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Rural S.D. 'ahead of curve' in deploying broadband services

SD Broadband Report Coverage

Until now, telecommunications companies that serve rural South Dakota have had trouble documenting their beliefs that rural residents of the state generally enjoy better broadband services than their peers across the United States.

The claim might sound boastful, but its accuracy is documented in a new report, which also highlights the substantial economic investments that rural telecoms have made in recent years in South Dakota’s telecommunications infrastructure.

The 2018 report is titled, “Connecting South Dakota’s Future: A Report on the Deployment & Impact of Rural Broadband.” The South Dakota Dashboard, an online community information service, compiled the report for the South Dakota Telecommunications Association and SDN Communications.

SDTA released the report Aug. 20 during a news conference the same day at an SDTA gathering in Brookings.

“We’re very proud of the results contained in this document because it clearly shows that South Dakota’s community-based, rural telecommunications providers have made a significant commitment along with substantial financial investment to make high-speed, affordable, broadband services available to all customers within their respective service areas,” said Richard Coit, executive director of SDTA.

Noteworthy findings in the 22-page report include:

  • Between 2013 and 2017, the state’s rural telecommunications companies invested nearly $392 million in fiber optic lines, switches, equipment building and other long-term assets. That generated nearly $480 million in total economic impact.
  • In 2017, SDTA’s member companies served more than 65 percent of their customers with fiber to their homes or businesses. In contrast, a national survey in 2016 found rural companies across the country serve just more than 40 percent of their customers via fiber-to-the-premises.
  • Just more than half of all South Dakotans live in non-metropolitan areas that SDTA member companies serve. The combined service area of the companies covers more than 76 percent of the state’s geography.


The increasing importance of digital communications was among the big topics at the SDTA news conference.

“The future really is digital. That’s the way things are moving. It doesn’t matter if you’re in New York City or Kennebec. There’s a lot going on and what we need to do is make sure South Dakota – especially rural South Dakota – is positioned well,” said Dr. Jared McEntaffer, Dashboard project director and regional economist.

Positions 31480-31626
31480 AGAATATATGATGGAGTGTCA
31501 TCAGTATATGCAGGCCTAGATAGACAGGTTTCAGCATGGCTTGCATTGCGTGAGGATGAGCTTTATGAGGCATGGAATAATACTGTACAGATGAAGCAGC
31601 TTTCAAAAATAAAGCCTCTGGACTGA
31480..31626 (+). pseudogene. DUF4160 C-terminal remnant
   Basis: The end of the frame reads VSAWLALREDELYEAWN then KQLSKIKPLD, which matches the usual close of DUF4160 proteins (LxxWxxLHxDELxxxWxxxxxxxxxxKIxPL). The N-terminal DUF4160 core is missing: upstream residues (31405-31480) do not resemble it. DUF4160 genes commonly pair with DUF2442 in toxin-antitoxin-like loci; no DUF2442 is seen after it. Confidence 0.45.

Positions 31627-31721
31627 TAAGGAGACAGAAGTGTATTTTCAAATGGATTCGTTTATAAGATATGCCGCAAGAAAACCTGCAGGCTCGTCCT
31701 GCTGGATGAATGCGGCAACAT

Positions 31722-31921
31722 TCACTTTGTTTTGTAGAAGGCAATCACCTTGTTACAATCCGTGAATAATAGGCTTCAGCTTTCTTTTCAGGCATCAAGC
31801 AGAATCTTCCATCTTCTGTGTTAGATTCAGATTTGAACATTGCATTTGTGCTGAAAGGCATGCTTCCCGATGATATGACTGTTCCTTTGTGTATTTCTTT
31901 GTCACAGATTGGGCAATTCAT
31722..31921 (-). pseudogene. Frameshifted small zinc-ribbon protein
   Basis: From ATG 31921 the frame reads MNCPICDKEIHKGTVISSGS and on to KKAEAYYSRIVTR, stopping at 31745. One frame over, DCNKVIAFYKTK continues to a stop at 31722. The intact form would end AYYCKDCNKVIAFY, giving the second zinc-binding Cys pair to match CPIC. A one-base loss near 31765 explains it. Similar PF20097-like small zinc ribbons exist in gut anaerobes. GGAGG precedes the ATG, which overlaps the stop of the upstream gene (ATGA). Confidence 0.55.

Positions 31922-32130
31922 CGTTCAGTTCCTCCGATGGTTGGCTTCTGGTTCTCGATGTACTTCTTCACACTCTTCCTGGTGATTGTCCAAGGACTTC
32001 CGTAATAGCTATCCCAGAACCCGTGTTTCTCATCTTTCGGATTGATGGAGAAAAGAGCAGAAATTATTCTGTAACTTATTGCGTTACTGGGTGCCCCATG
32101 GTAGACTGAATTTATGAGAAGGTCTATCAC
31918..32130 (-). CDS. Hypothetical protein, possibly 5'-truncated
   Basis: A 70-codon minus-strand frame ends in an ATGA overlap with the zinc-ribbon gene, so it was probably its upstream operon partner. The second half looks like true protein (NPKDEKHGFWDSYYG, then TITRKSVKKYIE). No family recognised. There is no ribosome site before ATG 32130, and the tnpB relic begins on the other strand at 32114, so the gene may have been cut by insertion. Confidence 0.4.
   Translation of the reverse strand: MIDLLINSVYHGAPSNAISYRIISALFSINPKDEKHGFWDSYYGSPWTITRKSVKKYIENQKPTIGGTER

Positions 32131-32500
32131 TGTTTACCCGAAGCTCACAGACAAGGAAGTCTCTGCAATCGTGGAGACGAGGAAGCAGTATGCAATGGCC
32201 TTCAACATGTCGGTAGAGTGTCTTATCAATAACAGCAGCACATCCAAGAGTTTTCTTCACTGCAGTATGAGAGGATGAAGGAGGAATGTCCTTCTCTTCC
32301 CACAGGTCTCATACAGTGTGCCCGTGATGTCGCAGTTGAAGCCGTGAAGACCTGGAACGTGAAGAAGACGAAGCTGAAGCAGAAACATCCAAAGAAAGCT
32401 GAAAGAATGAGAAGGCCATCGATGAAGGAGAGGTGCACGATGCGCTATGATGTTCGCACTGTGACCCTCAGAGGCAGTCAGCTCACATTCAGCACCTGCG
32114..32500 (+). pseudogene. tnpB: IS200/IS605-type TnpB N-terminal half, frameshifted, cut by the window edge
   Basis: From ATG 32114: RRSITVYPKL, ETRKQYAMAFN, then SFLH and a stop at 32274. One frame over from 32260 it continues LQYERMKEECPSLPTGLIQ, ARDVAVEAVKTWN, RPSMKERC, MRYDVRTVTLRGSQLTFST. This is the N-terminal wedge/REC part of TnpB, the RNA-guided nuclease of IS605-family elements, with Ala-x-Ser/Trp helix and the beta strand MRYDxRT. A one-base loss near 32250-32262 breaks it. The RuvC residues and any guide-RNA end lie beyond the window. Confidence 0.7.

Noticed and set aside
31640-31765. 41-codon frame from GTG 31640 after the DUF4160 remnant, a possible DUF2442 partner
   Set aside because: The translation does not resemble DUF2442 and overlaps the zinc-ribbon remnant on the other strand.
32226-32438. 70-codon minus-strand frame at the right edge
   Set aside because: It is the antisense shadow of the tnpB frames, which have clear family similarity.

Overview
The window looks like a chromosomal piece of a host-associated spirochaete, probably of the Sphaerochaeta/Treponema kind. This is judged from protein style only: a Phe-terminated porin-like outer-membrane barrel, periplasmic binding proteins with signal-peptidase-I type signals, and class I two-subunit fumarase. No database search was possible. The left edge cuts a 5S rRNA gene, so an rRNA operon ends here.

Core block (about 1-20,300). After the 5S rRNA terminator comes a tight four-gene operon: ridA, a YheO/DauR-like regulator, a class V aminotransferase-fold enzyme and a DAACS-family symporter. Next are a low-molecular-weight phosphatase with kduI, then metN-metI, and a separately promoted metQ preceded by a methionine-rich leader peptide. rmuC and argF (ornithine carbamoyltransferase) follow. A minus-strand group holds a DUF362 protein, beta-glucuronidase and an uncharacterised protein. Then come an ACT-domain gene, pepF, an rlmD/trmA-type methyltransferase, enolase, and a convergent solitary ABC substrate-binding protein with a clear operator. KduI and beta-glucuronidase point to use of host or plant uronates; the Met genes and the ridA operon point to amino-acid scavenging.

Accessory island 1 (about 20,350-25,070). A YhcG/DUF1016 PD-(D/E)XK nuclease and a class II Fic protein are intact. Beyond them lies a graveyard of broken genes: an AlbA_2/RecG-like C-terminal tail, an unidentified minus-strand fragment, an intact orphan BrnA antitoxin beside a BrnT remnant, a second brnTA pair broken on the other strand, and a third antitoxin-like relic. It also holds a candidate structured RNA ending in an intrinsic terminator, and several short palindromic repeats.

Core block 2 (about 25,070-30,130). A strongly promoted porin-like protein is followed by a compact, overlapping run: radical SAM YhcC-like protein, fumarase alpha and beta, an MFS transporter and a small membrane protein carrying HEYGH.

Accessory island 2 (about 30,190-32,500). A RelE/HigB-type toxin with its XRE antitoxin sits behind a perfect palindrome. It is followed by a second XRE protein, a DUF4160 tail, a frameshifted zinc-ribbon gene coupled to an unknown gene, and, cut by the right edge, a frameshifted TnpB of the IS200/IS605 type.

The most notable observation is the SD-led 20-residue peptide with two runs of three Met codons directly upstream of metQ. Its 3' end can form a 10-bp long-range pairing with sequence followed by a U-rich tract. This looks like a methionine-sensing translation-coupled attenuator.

“South Dakota is ahead of the curve. Sometimes we think that life here is remote and behind the times. But when it comes to fiber deployment, the work being done (here in South Dakota) stands out,” McEntaffer said.

In addition to homes and businesses, SDTA members serve 402 schools, and 94 percent of them have fiber service. However, good connectivity is also important to population segments such as people who are elderly. Good internet give older South Dakotans access to services such as security and shopping, which can help them stay longer in their homes.

The rural nature of South Dakota presents challenges, though. SDTA companies serve more than 60,000 square miles of land – a lot of which has more cows than people.

Loan and grant help from programs such as the U.S. Department Agriculture’s Rural Utilities Service and the federal Universal Service Fund have helped bridge cost differences and sped up broadband deployment in rural South Dakota. Continued support of such programs is important to continued broadband deployment, according to SDTA leaders.

SDTA’s membership is comprised of cooperatives and small commercial, municipal and tribal telecommunications companies. Most of the SDTA’s 18 member companies also are member-owners of SDN Communications, a leading regional provider of broadband connectivity and cybersecurity services to businesses and institutions.

Related: Rural Broadband Deployment in South Dakota Ahead of National Average